MIT’s Self-Assembling Solar Cells Recycle Themselves Repeatedly, Just Like Plant Cells
Plants are extremely efficient converters of light into energy, more or less setting the bar for researchers creating photovoltaic cells … Continued
Plants are extremely efficient converters of light into energy, more or less setting the bar for researchers creating photovoltaic cells that convert sunlight into electricity. As such, researchers are constantly trying to mimic the tricks that millions of years of evolution and development have taught to plant biology. Now, a team of MIT scientists believe they’ve done it, creating a synthetic, self-assembling chloroplast that can be broken down and reassembled repeatedly, restoring solar cells that are damaged by the sun.
While the leaves on a tree appear to be as static as the PV cells on a solar panel, they’re not; sunlight is actually quite destructive, and to counter this effect leaves rapidly recycle their proteins as often as every 45 minutes when in direct summer sunlight. This rapid repair mechanism allows plants to take full advantage of the sun’s bountiful energy without losing efficiency over time.
To recreate this unique regenerative ability, the MIT team devised a novel set of self-assembling molecules that use photons to shake electrons loose in the form of electricity. The system contains seven different compounds, including carbon nanotubes that provide structure and a means to conduct the electricity away from the cells, synthetic phospholipids that form discs that also provide structural support, and other molecules that self-assemble into “reaction centers” that actually interact with the incoming photons to release electrons.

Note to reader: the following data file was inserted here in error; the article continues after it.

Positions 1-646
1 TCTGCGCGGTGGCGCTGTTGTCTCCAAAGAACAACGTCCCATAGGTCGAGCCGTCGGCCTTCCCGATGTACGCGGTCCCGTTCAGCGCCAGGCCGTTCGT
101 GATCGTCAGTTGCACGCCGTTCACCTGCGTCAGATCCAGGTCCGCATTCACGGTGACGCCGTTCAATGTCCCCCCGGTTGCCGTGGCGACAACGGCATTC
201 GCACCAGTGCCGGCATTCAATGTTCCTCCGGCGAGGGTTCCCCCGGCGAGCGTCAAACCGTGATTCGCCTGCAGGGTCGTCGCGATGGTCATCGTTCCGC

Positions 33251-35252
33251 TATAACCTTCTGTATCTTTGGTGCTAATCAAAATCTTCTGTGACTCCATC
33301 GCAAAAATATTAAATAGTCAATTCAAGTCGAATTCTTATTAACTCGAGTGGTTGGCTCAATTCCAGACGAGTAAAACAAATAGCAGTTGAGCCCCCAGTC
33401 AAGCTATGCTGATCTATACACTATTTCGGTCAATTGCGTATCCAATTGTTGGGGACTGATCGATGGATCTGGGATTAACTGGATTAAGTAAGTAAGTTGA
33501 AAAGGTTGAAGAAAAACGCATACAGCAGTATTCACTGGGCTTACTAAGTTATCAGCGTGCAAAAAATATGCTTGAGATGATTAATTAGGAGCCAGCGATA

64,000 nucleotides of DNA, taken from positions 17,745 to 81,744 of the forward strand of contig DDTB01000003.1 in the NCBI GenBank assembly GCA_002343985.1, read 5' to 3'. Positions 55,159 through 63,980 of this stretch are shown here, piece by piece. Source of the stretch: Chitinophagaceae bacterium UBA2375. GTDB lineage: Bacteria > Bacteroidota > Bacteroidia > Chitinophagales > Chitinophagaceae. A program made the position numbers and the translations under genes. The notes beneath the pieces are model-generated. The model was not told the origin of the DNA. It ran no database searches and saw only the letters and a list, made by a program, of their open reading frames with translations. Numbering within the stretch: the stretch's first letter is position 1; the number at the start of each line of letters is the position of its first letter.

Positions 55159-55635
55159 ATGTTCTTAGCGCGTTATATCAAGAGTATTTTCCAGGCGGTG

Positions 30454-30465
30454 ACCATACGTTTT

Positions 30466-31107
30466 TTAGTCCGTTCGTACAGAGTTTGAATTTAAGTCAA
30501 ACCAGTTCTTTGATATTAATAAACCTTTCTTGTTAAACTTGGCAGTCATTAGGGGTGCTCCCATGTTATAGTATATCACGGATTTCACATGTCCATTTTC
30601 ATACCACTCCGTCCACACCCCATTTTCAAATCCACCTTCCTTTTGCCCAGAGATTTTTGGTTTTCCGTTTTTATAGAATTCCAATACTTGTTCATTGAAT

Under certain conditions, the compounds assemble themselves into uniform structures suitable for harvesting solar energy. But in the presence of a surfactant (similar to the stuff used to disperse oil during oil spills) the structures break down into a solution of nanotubes, phospholipids, and other constituent molecules. By pushing the solution through a membrane to remove the surfactant, the elements once again assemble into working, rejuvenated solar cells undamaged by their prior exposure to the sun.
The cells are work at 40 percent efficiency, and researchers think with some tweaks they could push that efficiency much higher. And because they don’t degrade over time – just give ’em a quick shake with the surfactant and they’re essentially brand new – the tech could be the next big step forward for solar technology.